GEOG101 Study Guide

Unit 4: North America

4a. Describe the physiographic regions of North America

  • What are the mountain landforms that separate North America's Atlantic Coastal Plain, Interior Plains, and Intermontane Plateaus?
  • Why does the east coast have a Coastal Plain but the west coast does not?
  • Explain why the Canadian Shield is sparsely populated.

The Appalachian Highlands separate the Atlantic Coastal Plain and the Interior Plains, including the Great Plains and the Central Lowlands. The Rocky Mountains separate the Interior Plains and the Intermontane Plateaus, including the Basin and Range Province. The Pacific Mountains are the western border of the Intermontane Plateaus and North America. The west coast of North America lacks a coastal plain because it is an active tectonic plate boundary. The west coast is characterized by earthquakes and volcanic activity, whereas the east coast is not. The Atlantic Coastal Plain is in the interior of the North American Plate, about 2,000 miles from its eastern edge. The northern portion of North America is dominated by the Canadian Shield. During the Ice Age, continental glaciation removed the soil from this area and deposited it in southern Canada and the northern United States leaving the bedrock known as the Canadian Shield exposed.



4b. Explain the two dominant climate patterns in North America

  • What is the general temperature pattern of North America from north to south?
  • Why does the western United States experience a strong rain shadow effect?

In North America, temperatures generally get warmer from north to south. Recall that the Earth is a sphere so places closer to the Equator receive more direct sunlight than places that are farther away. In the United States, precipitation generally decreases from east to west. The Pacific Mountains create a rain shadow effect that limits precipitation in much of the western half of the United States, including eastern Washington and Oregon, the Great Plains, and the Desert Southwest. The east coast lacks a coastal mountain range that would prevent moisture-laden air from reaching the interior.



4c. Discuss the three European countries that significantly influenced the development of North America, which regions they dominated, and the long-term impact of their actions

  • What was the impact on the indigenous populations of North America when European colonists arrived?
  • Where, in North America, did the different colonial powers settle?
  • What is the current evidence of colonial influence in North America?

Britain, France, and Spain all altered the physical and cultural landscape of North America. It is estimated that the colonists reduced the indigenous populations of North America by 80 to 90% initially through the spread of disease and eventually violence as the colonists sought to seize land. The colonists arrived from different directions, dominating parts of North America accordingly.

  • The British arrived on the eastern seaboard, settling in areas from South Carolina to New England. They eventually turned their sights northward, entering Canada by way of Hudson Bay.
  • The French arrived from the north, entering the Gulf of St. Lawrence. They penetrated Canada, the Great Lakes, and made their way down the Mississippi River Valley.
  • The Spanish arrived from the South, establishing the oldest colonial city in North America, St. Augustine, Florida. They also made their way into the Desert Southwest, Texas, and California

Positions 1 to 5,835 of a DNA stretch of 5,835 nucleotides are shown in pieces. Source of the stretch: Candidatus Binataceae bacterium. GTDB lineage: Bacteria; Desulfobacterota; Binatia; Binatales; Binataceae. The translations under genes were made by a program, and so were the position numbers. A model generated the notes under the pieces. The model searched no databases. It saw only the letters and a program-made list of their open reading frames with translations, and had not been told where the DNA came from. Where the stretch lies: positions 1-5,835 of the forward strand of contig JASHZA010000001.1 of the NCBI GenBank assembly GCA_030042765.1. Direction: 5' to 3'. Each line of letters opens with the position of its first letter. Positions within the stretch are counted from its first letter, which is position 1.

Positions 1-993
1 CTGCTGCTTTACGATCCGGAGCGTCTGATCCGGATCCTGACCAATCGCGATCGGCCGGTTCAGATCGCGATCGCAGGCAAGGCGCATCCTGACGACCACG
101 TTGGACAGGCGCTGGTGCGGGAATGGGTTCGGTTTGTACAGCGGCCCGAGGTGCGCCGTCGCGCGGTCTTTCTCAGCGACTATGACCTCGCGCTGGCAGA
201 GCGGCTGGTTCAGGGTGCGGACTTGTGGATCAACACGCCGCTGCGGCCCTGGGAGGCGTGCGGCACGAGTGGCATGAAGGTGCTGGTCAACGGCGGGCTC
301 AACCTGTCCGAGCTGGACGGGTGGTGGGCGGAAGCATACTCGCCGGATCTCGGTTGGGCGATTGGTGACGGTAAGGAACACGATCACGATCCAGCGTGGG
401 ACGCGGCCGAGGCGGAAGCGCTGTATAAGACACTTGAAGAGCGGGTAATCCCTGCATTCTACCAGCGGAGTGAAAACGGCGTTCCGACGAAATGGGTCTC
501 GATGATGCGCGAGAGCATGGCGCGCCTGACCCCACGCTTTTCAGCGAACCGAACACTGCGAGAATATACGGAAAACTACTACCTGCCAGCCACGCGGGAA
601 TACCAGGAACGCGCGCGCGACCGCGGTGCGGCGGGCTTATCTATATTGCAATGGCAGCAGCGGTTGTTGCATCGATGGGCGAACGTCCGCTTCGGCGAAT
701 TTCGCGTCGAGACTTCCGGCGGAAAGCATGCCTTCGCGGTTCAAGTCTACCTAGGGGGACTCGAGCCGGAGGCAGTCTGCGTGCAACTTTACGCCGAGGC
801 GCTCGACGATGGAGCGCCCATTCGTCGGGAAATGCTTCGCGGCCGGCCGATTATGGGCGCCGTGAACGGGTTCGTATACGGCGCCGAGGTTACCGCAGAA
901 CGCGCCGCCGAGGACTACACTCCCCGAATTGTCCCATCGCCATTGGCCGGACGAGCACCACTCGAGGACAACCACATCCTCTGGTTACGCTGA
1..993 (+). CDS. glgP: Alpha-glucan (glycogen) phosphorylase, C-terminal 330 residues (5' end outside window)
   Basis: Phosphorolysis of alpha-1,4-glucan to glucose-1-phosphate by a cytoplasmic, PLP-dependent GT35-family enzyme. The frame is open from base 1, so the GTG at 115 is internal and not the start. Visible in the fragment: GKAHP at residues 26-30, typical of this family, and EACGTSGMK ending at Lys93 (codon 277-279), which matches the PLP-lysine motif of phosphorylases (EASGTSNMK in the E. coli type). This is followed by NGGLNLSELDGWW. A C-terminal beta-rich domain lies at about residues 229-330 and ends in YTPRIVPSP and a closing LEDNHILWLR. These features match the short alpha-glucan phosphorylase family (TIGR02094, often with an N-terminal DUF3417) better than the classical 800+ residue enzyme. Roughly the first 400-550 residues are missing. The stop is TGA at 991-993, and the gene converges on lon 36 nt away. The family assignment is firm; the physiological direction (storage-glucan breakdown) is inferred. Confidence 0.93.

The evidence of European colonialism exists today in the languages spoken, the names of places, and patterns of land use. In the case of Canada, it is also part of the British Commonwealth.

Review Introducing the Region.


4d. Examine the population distribution of the United States and Canada using thematic maps of population density

  • Where do most people in North America live?
  • How has the mobility of North America's population changed over time?

The population of North America is predominantly urban with vast expanses of sparsely populated land. The urban areas are generally coastal or along rivers and lakes. As populations increased on the east coast of North America, it became increasingly necessary to support that growth with agricultural production and natural resources. Thus, the urban areas in the interior of North America, such as Winnipeg and Denver, typically are gateways to these activities. Other interior cities grew up along the transcontinental railways of Canada and the United States including, for example, Saskatoon and Omaha.

The population of the U.S. has been more mobile than that of Canada. It is estimated that U.S. residents move once every seven years whereas Canadians move, on average, only about once every fifteen years. Initially, U.S. mobility was in the form of the rural-to-urban shift. More recently, the shift has been from urban to suburban locations. In both Canada and the United States, there has been a westward movement as people leave the densely populated core regions for job opportunities, a lower cost of living, and a more relaxed lifestyle.

Review Introducing the Realm, the section titled Population Distribution in North America.


4e. Explain the origin of the geographic boundaries of the United States

  • How did the United States acquire its territory?
  • Why are the boundaries between many states irregular?

The United States acquired territory through treaties, purchase, annexation, and outright seizure.

  • The Treaty of Paris in 1783, for example, included British cession of territory up to the Mississippi River to the United States. 
  • In 1803, the United States negotiated with France for the Louisiana Purchase. In today's currency, the price was about $309 million.
  • The United States annexed Texas in 1845 and it became the 28th state. Texas had applied to the U.S. for annexation when it declared its independence from Mexico in 1836. As a slave-holding region, it was originally denied.